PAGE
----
Water hammer in plumbing systems: causes, damage and solutions.

Water hammer is a true shock wave caused by the sudden shutdown of fluid that over time damages pipes and plumbing elements.

A dull sound, like the sound a hammer makes when it vibrates a blow. It happens not infrequently in a plumbing system to experience this kind of noise, and every professional knows how important it is not to underestimate it. Water hammer is a phenomenon that very simply can be summarized as a pressure spike caused by the rapid change in flow velocity in the pipe. Small water hammer may be normal, but it is still essential to try to contain it as much as possible, with appropriate measures in the installation phase, to avoid damage to the system.
The consequences of water hammer, in fact, are many and can involve damage to pipelines, expansion vessels, joint fittings, and equipment installed in the system.

Colpo d'ariete danni e problemi da evitare con vasi di espansione | Water Fitters

It is quite easy to experience an example of water hammer. Think of the typical thud followed by pipe vibration when closing a ball hydraulic valve with instantaneous movement of the operating lever, as occurs in mixing units. Although immediate component failure does not occur in most cases, the cyclic nature of the stress still leads to the accumulation of damage that can result in sudden failure.

What is meant by water hammer?

Let us now try to see in more detail what this phenomenon consists of.Water hammer is an overpressure wave that occurs, for example, when an electric pump is stopped quickly or when an hydraulic valve is closed abruptly.The speed of the maneuver induces a perturbation in the liquid pressure that propagates in the pipeline starting from the stopping device and travels upstream, is reflected against other devices and against the bends in the circuit, and then gradually dampens on its return downstream.The speed at which the wave propagates backward along the pipeline is close to that of sound in liquids (about 300 m/s): however, it should be considered that the magnitude of the phenomenon depends on several factors. Certainly the closing speed of the devices, but also the velocity and viscosity of the fluid, and the shape, size and materials of the pipelines.
If the pipelines are undersized, that is, if they have a smaller diameter than that of the pump, the fluid velocity decreases but the pressure is higher.In addition, the force of the pressure is greater at bends, that is, at the elbow joints of the system, which are often found in circuits with a small floor plan, as are domestic circuits.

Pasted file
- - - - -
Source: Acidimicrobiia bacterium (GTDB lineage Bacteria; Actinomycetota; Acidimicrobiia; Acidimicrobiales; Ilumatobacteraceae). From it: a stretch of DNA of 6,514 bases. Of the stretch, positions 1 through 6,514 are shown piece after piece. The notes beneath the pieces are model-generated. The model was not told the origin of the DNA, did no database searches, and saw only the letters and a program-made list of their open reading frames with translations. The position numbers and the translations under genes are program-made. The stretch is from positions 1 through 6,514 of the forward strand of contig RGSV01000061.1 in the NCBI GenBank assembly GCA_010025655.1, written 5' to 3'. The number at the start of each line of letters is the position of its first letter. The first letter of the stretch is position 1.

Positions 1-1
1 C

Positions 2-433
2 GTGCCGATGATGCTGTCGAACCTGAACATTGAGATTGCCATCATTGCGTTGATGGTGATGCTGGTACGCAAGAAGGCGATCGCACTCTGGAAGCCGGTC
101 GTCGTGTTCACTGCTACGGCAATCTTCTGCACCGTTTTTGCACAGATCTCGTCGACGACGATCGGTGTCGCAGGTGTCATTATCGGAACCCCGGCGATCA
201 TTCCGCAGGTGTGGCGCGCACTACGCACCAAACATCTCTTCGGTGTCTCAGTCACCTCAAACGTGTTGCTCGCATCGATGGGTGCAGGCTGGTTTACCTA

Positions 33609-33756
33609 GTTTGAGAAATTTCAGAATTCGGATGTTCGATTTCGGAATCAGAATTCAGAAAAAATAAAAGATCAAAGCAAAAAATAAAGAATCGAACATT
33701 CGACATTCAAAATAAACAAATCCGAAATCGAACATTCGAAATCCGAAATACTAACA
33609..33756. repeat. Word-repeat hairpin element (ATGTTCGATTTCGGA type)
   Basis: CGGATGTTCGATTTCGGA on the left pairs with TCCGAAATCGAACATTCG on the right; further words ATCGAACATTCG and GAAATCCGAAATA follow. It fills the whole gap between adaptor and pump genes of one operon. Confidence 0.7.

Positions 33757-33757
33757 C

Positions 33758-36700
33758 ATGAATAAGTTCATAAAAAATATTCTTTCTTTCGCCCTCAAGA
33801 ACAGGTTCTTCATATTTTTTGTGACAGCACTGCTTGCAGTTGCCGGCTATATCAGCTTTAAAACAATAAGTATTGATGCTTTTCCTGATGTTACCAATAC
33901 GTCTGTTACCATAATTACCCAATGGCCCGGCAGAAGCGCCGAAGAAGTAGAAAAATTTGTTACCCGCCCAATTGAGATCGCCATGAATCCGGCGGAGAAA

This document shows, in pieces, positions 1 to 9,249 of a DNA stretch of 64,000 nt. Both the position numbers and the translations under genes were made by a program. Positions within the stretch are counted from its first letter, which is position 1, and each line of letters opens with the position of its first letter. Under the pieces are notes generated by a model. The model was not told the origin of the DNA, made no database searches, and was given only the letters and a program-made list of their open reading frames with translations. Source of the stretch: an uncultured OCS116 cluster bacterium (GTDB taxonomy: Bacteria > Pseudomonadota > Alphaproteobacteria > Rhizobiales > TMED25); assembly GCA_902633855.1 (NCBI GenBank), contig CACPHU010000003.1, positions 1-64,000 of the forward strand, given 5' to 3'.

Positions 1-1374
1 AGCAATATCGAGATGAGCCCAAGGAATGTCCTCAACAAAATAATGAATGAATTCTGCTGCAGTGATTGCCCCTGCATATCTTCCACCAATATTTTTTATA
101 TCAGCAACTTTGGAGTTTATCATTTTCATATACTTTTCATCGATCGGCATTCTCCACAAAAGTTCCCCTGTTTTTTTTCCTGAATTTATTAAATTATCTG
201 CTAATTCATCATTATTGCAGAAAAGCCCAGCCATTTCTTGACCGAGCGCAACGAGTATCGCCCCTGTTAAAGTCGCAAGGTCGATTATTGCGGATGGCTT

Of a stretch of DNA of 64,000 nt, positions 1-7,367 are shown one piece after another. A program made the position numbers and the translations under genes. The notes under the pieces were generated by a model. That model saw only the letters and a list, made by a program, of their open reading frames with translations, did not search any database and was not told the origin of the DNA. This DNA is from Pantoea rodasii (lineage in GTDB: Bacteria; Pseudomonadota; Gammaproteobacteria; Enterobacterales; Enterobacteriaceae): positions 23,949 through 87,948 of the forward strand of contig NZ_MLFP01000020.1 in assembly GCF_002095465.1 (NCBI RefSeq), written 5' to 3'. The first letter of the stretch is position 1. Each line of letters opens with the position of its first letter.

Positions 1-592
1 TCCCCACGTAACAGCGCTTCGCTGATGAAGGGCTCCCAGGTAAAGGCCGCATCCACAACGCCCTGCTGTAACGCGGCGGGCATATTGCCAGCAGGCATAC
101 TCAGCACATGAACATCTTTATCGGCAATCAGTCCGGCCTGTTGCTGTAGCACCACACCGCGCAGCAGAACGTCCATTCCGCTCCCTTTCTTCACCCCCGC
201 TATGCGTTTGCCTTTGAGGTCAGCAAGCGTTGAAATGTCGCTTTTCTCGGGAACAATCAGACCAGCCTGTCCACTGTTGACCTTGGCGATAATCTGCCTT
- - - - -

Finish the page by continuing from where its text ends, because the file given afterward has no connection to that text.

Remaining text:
How to prevent water hammer?

To protect the hydraulic system from the dreaded water hammer, there are several ways:
  • install a regulator to reduce the pressure within the circuit
  • install check valves
  • install anti-waterhammer reservoirs.
Devices such as pressure switches, by ensuring that the circuit operates within specified parameters, perform a safety function in that they help prevent system overload spikes.Another solution is check valves, which are to be installed along pipelines.
Check valves, in particular, are used to prevent overpressure waves from reaching the electric pumps, which is why they are installed immediately downstream, one for each pump.
The valves are usually installed in addition to specific anti-waterhammer expansion tanks.
These devices are also called anti-waterhammer lungs, precisely because of the mechanism of operation. They are rigid cylindrical vessels consisting of two chambers, one filled with circuit fluid, and the other containing pressurized air. The two chambers are separated by an elastic membrane. Since air is compressible, it acts as a shock absorber of overpressure peaks by compensating for changes and protecting the system from the consequences of hydraulic shock.
Inside the story...
Why do we use the expression ram strike to define this hydraulic phenomenon? The ram was an ancient war machine consisting in its simplest form of a long, sturdy wooden beam with a ram's iron head attached to the end. It appears to have been used first by the Carthaginians. It was used to break through city gates and walls with a succession of strong blows, like those felt in plumbing when the flow of fluid undergoes a sudden change.

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